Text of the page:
Вы находитесь на странице: 1из 36

Chapter

16

Resource Planning

DISCUSSION QUESTIONS
1. The purpose of this exercise is to get the students to think about the usefulness of
ERP for each of their major areas of interest. Because groups consist of different
functional area representatives, the discussion is intended to emphasize the crossfunctional needs that are satisfied with an information system such as ERP. Some
responses to this exercise include:
q Marketinginformation about the availability of finished products that can be
promised for delivery; finished goods inventory performance (service levels,
stockouts).
q Financeshort-term financing needs for production plans, developed from the
order releases and projected inventory levels.
q Accountingbilling invoices for products shipped to customers; payments to
suppliers of raw materials and purchased components, developed from the
schedule of orders actually received.
q Operationsthe schedule of order releases to support the master schedule;
estimates of capacity requirements at critical work centers.
2. Some responses from each functional area could include:
q Marketing: The available-to-promise quantities because they determine when
orders can be promised to customers, the history of orders accepted for each
product by time period because this information can be useful in projecting future
demand patterns.
q Finance: The projected MPS quantities and inventory levels because they will
indicate cash needs.
q Operations: The MPS start quantities because they indicate when production of
products must begin to meet customer promises and because they provide the
basis for estimating capacity needs at critical workstations.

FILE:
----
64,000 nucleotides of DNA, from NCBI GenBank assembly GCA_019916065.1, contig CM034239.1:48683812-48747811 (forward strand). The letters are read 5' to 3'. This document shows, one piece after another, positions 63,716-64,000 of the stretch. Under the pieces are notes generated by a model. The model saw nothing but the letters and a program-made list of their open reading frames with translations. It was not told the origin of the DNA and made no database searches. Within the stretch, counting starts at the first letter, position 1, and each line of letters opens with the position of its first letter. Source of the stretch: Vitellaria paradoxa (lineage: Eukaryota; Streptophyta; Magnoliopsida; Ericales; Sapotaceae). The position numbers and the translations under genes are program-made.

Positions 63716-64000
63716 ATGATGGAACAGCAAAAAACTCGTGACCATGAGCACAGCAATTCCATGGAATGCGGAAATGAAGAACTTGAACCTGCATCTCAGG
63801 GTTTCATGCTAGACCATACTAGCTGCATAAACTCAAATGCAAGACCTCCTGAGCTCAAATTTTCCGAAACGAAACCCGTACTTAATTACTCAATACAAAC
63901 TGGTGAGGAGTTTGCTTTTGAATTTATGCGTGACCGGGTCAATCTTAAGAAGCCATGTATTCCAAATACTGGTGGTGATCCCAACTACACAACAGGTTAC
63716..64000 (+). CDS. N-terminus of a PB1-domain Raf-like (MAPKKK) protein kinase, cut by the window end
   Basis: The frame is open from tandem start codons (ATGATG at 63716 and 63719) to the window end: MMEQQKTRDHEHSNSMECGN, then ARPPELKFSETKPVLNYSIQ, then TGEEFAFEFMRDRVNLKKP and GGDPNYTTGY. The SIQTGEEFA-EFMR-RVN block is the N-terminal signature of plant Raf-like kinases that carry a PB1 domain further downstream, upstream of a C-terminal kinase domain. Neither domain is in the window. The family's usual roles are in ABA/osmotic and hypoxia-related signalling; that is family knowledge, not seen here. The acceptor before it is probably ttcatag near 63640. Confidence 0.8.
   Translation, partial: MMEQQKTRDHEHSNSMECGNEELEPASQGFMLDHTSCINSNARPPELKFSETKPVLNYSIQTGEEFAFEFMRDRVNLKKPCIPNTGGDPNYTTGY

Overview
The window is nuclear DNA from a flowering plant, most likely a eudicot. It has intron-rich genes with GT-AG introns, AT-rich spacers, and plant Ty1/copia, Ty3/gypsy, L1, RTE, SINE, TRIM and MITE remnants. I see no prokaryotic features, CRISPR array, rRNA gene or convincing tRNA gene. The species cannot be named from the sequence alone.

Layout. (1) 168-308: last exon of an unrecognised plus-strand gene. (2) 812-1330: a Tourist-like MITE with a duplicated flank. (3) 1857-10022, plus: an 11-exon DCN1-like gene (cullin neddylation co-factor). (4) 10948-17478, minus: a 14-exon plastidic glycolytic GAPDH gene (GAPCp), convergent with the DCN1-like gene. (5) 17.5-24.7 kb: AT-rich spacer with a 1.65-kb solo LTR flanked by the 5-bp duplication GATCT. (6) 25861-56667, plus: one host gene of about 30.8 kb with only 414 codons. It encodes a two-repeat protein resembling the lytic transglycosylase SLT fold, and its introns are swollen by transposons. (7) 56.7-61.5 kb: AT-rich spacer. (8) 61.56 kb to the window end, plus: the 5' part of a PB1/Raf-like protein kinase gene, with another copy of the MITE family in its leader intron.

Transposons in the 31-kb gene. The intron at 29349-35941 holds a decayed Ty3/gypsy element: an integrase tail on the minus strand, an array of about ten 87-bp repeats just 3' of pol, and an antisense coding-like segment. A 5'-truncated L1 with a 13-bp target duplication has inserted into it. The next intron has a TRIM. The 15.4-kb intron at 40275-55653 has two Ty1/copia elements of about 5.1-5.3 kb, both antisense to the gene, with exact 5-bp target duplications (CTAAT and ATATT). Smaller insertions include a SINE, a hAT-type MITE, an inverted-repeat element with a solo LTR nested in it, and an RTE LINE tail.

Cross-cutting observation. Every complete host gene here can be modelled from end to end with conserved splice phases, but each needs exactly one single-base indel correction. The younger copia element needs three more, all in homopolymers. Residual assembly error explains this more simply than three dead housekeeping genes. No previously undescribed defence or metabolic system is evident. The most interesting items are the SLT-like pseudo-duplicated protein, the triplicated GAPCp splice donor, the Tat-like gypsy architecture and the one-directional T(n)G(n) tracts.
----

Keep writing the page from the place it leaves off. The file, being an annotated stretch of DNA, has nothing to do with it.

3. A master flight schedule specifies the arrival and departure times for all the flights an
airline must produce to meet customer demands. Here, the lead time is the time
between departure and arrival, which is similar to the lead time in producing a
quantity of a product. The passenger size of the aircraft is analogous to a production
quantity, and the available-to-promise quantity in manufacturing bears similarity to
the seats available on a given flight. In general, the flight schedule can be used to
estimate the needs for resources such as pilots, flight attendants, airport slots, and
aircraft.

16-1
Copyright 2013 Pearson Education, Inc. Publishing as Prentice Hall.

16-2

PART 3

Managing Supply Chains

4. The principles of MRP can be used for UPS by identifying bills of resources for
resources such as employees, trucks, planes, and equipment. Forecasts of delivery
requirements and the BORs can be used to estimate resource needs and project the
loads on critical sorting operations.
PROBLEMS
1. Bill of materials, Figure 16.27
a. Item I has only one parent (E). However, item E has two parents (B and C).
b. Item A has 10 unique components (B, C, D, E, F, G, H, I, J, and K).
c. Item A has five purchased items (I, F, G, H, and K). These are the items without
components.
d. Item A has five intermediate items (B, C, D, E, and J). These items have both
parents and components.
e. The longest path is IECA at 11 weeks.
2. Item A. The bill of materials for item A is shown following.
A

B(2)

C(2)

C(2)

E(1)

D(2)

F(2)

3. Lead time is determined by the longest path, CBA, at 13 weeks.


4. The bill of materials for item A with lead times is shown following.
a. Lead time is determined by the longest path
G-E-B-A = 12 weeks.
b. If purchased items D, F, G, and H are already in inventory, the lead time is
reduced to: ABE = 8 weeks.
c. Item G is the purchased item with the longest lead time in the longest path. This
purchased item could be kept in stock to reduce the overall lead time.
A
LT = 1
B(1)
LT = 2

C(1)
LT = 2

D(1)
E(1)
F(1)
H(1)
LT = 6 LT = 5 LT = 6 LT = 3
G(1)
H(1)
LT = 4 LT = 3

5. Refer to Figure 16.22 and Solved Problem 1.


Copyright 2013 Pearson Education, Inc. Publishing as Prentice Hall.

Resource Planning

CHAPTER 16

16-3

FIGURE 15.19

A
LT = 1
B(3)
LT = 2

C(1)
LT = 3

D(1)
E(2)
F(1)
D(1)
LT = 3 LT = 6 LT = 1 LT = 3
G(1)
LT = 3
Material requirement to produce 5 units of end-item A:
5 A 3B per A 15B 2 B on hand 13B

5 A 1C per A 5C

Material requirement to produce 13B:


13B 1D per B 13D

13B 2 E per B 26E

Material requirement to produce 5C:

5C 1D per C 5D
5C 1F per C 5F 1F

on hand 4F
Material requirement to produce 4F:
4 F 1G per F 4G 3G on hand = 1G
Purchased material requirements net of on-hand inventory: 13 5 18D , 26E, and
1G.

Copyright 2013 Pearson Education, Inc. Publishing as Prentice Hall.

16-4

PART 3

Managing Supply Chains

6. MPS record in Figure 16.29 The following table is from the Master Production